(B) Disability means those circumstances where the Executive is unable to continue to perform the usual customary duties of his assigned job or as otherwise assigned in accordance with the provisions of this Agreement for a period of 6 months in any 12 month period because of physical, mental or emotional incapacity resulting from injury, sickness or disease.  Any questions as to the existence of Disability shall be determined by a qualified, independent physician selected by the Company and approved by the Executive (which approval shall not be unreasonably withheld).  The determination of any such physician shall be final and conclusive for all purposes of this Agreement.

If the Employment period shall be terminated as a result of the Executive’s Disability, the Executive shall continue to receive Base Salary and the benefits set forth in this Agreement through the Date of Termination.

(C) Disability shall mean any physical or mental disability or infirmity that has prevented the performance of Employee’s duties for a period of 90 consecutive calendar days or 180 non-consecutive calendar days in any 365 day period.  Any question as to the existence, extent, or potentiality of Employee’s Disability upon which Employee and the Company cannot agree shall be determined by a qualified, independent physician selected by the Company and approved by Employee (which approval shall not be unreasonably withheld).  The determination of any such physician shall be final and conclusive for all purposes of this Agreement. The Company may terminate Employee’s employment upon the occurrence of a Disability, such termination to be effective immediately upon Employee’s receipt of written notice of such termination.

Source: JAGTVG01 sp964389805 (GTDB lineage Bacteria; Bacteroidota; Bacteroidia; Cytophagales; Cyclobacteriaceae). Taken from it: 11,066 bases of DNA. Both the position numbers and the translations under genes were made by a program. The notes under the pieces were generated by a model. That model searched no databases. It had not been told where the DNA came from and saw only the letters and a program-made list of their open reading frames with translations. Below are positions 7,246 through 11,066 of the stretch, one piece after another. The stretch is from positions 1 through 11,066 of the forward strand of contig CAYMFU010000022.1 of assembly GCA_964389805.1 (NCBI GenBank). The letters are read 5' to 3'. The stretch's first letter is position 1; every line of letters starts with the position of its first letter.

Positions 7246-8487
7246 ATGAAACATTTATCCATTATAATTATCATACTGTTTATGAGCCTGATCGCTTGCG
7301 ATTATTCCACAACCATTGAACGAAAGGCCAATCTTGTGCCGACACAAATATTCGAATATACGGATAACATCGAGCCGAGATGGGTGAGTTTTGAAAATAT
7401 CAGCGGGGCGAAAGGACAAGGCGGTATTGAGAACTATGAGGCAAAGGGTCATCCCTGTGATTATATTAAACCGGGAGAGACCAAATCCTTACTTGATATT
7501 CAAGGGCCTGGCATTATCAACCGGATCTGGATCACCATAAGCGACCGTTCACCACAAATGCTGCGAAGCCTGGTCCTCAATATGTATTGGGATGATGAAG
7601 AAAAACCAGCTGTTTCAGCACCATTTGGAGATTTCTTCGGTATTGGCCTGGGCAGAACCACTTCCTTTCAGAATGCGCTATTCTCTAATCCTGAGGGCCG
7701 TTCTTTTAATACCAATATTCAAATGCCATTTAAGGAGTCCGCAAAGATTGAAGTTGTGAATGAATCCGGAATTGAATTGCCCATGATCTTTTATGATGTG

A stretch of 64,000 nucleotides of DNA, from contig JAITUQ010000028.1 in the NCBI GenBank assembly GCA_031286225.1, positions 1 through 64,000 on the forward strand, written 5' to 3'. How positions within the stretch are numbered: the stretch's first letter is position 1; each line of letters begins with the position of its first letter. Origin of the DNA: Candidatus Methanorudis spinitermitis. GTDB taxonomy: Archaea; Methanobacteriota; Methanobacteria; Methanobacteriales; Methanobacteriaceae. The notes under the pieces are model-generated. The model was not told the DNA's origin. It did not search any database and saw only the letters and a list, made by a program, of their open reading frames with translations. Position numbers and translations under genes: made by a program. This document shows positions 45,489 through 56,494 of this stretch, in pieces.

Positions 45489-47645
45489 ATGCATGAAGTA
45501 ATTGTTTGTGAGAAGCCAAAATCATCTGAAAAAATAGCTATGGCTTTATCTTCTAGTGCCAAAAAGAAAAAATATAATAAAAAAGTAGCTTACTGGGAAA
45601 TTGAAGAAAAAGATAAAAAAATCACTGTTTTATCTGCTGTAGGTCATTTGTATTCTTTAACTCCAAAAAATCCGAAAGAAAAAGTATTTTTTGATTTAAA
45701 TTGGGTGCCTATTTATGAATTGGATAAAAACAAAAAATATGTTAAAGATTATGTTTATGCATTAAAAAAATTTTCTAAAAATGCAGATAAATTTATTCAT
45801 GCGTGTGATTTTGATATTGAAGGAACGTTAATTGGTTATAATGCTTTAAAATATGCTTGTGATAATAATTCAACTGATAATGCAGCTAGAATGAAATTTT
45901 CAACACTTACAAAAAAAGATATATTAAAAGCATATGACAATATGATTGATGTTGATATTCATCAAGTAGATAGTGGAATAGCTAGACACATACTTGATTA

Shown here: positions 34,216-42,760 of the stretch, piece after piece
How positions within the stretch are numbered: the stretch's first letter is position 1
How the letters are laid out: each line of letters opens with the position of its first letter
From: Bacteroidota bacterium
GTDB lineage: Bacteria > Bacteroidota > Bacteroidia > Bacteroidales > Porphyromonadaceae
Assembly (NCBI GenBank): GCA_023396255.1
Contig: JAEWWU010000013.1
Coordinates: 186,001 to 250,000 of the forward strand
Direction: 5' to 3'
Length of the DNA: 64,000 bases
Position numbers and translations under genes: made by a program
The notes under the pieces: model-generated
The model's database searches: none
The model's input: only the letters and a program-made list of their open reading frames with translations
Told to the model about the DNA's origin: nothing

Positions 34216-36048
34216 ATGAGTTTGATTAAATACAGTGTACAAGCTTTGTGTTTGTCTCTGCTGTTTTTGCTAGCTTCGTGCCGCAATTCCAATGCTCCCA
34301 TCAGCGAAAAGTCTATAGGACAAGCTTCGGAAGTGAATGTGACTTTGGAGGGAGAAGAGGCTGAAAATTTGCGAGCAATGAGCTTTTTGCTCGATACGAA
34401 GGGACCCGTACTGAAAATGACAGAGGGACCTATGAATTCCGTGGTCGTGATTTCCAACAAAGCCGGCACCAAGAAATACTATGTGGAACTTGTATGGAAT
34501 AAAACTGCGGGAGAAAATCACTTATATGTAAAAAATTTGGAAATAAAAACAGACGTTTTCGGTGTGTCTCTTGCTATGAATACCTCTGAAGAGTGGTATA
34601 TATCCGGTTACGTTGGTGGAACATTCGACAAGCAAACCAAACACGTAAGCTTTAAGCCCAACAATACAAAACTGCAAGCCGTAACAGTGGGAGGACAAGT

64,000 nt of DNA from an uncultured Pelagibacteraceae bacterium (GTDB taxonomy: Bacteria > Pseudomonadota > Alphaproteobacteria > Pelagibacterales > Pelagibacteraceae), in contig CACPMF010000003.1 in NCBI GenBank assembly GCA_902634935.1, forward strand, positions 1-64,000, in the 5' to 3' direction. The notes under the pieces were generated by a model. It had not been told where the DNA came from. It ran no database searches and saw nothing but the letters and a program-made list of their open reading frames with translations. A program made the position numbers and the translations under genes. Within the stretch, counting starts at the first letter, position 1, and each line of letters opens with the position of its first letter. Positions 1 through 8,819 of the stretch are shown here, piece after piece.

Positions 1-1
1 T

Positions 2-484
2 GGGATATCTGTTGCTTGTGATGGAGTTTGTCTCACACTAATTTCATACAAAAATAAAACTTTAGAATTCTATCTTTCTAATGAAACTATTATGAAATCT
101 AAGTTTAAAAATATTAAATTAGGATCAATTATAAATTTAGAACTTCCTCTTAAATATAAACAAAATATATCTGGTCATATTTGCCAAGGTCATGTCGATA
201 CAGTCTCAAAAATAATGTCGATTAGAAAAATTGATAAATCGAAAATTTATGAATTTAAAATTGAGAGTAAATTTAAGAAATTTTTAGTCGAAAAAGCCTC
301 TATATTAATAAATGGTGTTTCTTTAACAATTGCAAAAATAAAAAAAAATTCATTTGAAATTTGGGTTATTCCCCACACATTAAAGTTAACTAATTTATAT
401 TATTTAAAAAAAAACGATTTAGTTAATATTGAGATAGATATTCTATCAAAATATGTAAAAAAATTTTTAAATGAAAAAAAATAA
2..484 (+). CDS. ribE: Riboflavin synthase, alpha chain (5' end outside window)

In the event Employee’s employment is terminated due to his Disability, the Employee shall be entitled to be paid his Base Salary and accrued but untaken holiday through the Date of Termination.

2. How long the employment was likely to last in the absence of sickness

3. Nature of the employment

4. Nature of the illness or injury, how long it has continued and the recovery prospects

5. Period of past employment, a long standing relationship being less easily destroyed

6. The need of the employer for the work to be done and the need for a replacement employee to do it

7. The risk to the employer of acquiring obligations in respect of redundancy payments or compensation for unfair dismissal to a replacement employee:

8. Whether wages have continued to be paid

9. Acts and statements of the employer in relation to future employment

10. Whether in all the circumstances a reasonable employer could be expected to wait any longer